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Estimating the Excise Tax

In a long defense of the PWC/AHIP report, Megan McArdle goes to bat for the most indefensible element of the analysis: the decision to avoid estimating the response to the tax on high-cost insurance plans (which is, in fact, the whole point of the tax), and simply pretend that everything will remain unchanged except that a lot of people will pay a large new tax that they don't have to pay. Moreover, she conscripts the Congressional Budget Office to help with the argument: "You might think that everyone is going to structure their benefits to get around this tax," McArdle writes. "But the CBO expects us to collect quite a bit of money from this tax."

Not quite. The Congressional Budget Office projections (which are, in this case, the Joint Committee on Taxation's projections, as the CBO doesn't estimate tax revenues) actually suggest that the bulk of the tax's revenues will come from the response to the tax, not the payment of the tax. As the New York Times reports, the JCT believes that "about $142 billion of the 10-year total of $201 billion to be raised by the [excise tax] would come from increased income and payroll taxes." In other words, the vast majority of the revenues would come because employers would "structure their benefits to get around this tax." Workers would receive more of their compensation in wages and less in health-care benefits, and because wages are taxable and health benefits aren't, tax revenues would go up.

McArdle can defend AHIP's report if she likes, but she's going against, not with, the CBO/JCT estimates.

Update: McArdle retracts.

By Ezra Klein  |  October 13, 2009; 11:48 AM ET
Categories:  Health Economics  
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Comments

This person, Megan McArdle, is wrong about everything. Why is she at the Atlantic?

She belongs on the WSJ op-ed page.

Posted by: bcbulger | October 13, 2009 12:01 PM | Report abuse

I think her problem is laziness. She simply doesn't bother to do any background reading, or research -- at least none that might challenge her Galtian world view.

Posted by: Jasper99 | October 13, 2009 12:06 PM | Report abuse

Thank you so much for pointing this out Ezra. There are some very credible analysts who fell for the same mistake Megan made.

Posted by: consid24 | October 13, 2009 12:14 PM | Report abuse

If Megan McArdle can have a job we should be at full employment. Geez. To say that employers would not restructure benefit plans to avoid escalating costs (and therefore the tax) is absolutely insane and goes against 40 years of actual employer response to rising costs. If she is right then we would all still be in 100% basic major medical plans and are employers would be paying all the cost.

Posted by: scott1959 | October 13, 2009 12:38 PM | Report abuse

Indeed this is a good answer by Ezra, we will see what more comes from Megan or others. PWC themselves are not going to be into this anymore, that much they have indicated.

Megan - again no point in piling on her. She is extremely frustrating on majority of occasions; but I still read her because there are some gems on occasions.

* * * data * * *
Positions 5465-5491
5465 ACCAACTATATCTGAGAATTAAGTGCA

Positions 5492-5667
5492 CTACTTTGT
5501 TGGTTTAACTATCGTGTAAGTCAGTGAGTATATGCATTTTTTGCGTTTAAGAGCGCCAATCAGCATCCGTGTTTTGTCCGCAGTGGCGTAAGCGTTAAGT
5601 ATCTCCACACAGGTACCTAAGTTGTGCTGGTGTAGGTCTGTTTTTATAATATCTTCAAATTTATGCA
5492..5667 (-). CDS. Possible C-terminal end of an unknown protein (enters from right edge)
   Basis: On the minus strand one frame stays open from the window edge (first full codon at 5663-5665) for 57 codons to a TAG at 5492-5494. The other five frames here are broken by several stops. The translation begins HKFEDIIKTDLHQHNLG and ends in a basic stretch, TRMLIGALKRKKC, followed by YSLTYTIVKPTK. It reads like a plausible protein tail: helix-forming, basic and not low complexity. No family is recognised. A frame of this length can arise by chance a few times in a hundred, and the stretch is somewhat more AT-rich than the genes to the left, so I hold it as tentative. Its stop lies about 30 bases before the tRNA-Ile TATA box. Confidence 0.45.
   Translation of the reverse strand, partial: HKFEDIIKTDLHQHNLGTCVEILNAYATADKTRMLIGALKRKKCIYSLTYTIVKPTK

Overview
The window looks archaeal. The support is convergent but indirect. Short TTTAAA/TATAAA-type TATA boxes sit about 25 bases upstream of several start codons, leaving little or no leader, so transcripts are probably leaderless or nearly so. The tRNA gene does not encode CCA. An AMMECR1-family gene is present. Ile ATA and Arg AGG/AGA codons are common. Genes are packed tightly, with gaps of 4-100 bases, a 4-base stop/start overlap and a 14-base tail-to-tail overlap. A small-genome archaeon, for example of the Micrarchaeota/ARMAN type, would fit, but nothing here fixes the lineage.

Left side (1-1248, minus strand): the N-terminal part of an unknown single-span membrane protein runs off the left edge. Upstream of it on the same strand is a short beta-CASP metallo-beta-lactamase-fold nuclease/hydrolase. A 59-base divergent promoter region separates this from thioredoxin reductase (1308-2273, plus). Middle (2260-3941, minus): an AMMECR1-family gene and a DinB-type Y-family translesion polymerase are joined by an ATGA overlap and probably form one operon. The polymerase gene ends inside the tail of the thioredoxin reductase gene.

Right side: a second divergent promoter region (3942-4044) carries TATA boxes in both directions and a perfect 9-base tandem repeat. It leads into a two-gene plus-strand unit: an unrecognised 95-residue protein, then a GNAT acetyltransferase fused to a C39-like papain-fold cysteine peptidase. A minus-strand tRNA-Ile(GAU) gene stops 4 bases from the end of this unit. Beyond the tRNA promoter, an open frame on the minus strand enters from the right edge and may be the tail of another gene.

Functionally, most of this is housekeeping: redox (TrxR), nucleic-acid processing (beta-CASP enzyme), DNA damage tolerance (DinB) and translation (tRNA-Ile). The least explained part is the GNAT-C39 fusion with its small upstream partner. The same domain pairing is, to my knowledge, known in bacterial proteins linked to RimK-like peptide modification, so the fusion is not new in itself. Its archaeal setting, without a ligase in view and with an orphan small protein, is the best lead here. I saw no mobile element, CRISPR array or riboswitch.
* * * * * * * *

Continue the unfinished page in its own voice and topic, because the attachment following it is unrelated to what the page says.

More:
Plurality in blog sphere - I believe that is the oxygen for blogging. So Megan lives on and we will have good duels between these two blogs. In a way that is enjoyable and more important, it is informative.

Posted by: umesh409 | October 13, 2009 12:59 PM | Report abuse

"Plurality in blog sphere - I believe that is the oxygen for blogging. So Megan lives on and we will have good duels between these two blogs. In a way that is enjoyable and more important, it is informative."

Megan McArdle gets paid by the Atlantic so that someone who isn't lazy, spoilt and stupid can go unpaid. 'tis the circle of life.

Posted by: pseudonymousinnc | October 13, 2009 1:17 PM | Report abuse

I keep scratching my head why people ever gave Megan credibility as a "sane conservative". It's as if they cheery picked the stuff they liked and ignored the high degree of garbage. Now it's impossible for them to ignore it, but they want to cut her some slack.

Ponder how people would treat Glenn Greenwald or Paul Krugman if they were as often wrong on their facts and analysis as Megan is. They aren't, so people are reduced to saying they're "mean" & "nasty" (in the case of Glenn) and "shrill" (in the case of both).

John

Posted by: toshiaki | October 13, 2009 1:19 PM | Report abuse

What the commenters here said. Esp.1, 4, 6, and 7. TY.

Posted by: AZProgressive | October 13, 2009 1:46 PM | Report abuse

Megan doesn't really defend the PWC report. She has also acknowledged her mistake in representing the effect of the tax.

http://meganmcardle.theatlantic.com/archives/2009/10/saving_money_the_excise_tax_wa.php

She came across fairly agnostic, to me.

Posted by: clynch1961 | October 13, 2009 3:25 PM | Report abuse

I agree this is the weakest part of the AHIP report, but I would really like to see JCT's methodology.

I question how many people who are hit with this tax will really be able to shift to a lower cost plan. And with the government picking up the tab beyond 12% of income will anybody <400%FPL pay it?

Posted by: bmull | October 13, 2009 3:25 PM | Report abuse

Did everyone miss the discussion of the relationship between employer health care costs and wages? The increases in wages will be as little as the market will bear, not the full savings of reduced benefits.
Anyone know the answer to this: if the plan for families exceed the limit, but the employer pays none of the premium, who gets hit with the excise tax?

Posted by: Underwriterguy | October 15, 2009 7:49 PM | Report abuse

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